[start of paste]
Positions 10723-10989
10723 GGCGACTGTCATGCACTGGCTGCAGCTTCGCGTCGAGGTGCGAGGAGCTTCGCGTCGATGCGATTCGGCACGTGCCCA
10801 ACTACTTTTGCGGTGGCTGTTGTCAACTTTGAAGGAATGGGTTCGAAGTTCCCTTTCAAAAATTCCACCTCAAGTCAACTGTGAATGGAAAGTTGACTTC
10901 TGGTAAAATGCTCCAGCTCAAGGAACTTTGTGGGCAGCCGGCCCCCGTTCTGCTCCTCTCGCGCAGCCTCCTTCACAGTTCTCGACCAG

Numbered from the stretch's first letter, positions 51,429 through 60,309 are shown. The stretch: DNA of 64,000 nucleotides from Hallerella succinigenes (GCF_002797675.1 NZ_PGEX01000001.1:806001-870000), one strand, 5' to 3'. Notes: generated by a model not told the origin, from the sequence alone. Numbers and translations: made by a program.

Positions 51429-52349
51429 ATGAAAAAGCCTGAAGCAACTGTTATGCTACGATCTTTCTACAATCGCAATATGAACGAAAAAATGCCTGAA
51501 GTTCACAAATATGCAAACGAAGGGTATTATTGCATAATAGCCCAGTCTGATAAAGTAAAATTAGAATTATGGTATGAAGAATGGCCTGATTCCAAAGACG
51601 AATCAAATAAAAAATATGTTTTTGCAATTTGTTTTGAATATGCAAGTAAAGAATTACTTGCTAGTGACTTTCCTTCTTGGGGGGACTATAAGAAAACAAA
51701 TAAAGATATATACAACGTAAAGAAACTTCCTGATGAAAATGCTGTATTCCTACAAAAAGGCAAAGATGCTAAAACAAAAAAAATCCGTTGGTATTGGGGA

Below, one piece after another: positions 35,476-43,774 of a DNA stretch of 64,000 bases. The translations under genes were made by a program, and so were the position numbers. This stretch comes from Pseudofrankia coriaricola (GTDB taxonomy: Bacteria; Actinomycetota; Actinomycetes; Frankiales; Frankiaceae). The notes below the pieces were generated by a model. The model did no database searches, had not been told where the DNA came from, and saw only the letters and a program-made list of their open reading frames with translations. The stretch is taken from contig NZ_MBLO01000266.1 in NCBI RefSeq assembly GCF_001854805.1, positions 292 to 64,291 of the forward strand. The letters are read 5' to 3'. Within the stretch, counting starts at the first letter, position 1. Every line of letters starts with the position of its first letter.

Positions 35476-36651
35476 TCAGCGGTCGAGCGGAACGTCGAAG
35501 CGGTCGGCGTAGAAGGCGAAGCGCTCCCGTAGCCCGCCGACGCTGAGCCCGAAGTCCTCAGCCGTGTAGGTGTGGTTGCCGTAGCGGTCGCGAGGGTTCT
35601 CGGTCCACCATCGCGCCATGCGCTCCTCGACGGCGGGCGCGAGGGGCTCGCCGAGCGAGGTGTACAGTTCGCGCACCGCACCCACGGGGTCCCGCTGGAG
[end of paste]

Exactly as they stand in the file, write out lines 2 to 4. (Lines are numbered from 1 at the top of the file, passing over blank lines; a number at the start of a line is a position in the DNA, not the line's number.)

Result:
10723 GGCGACTGTCATGCACTGGCTGCAGCTTCGCGTCGAGGTGCGAGGAGCTTCGCGTCGATGCGATTCGGCACGTGCCCA
10801 ACTACTTTTGCGGTGGCTGTTGTCAACTTTGAAGGAATGGGTTCGAAGTTCCCTTTCAAAAATTCCACCTCAAGTCAACTGTGAATGGAAAGTTGACTTC
10901 TGGTAAAATGCTCCAGCTCAAGGAACTTTGTGGGCAGCCGGCCCCCGTTCTGCTCCTCTCGCGCAGCCTCCTTCACAGTTCTCGACCAG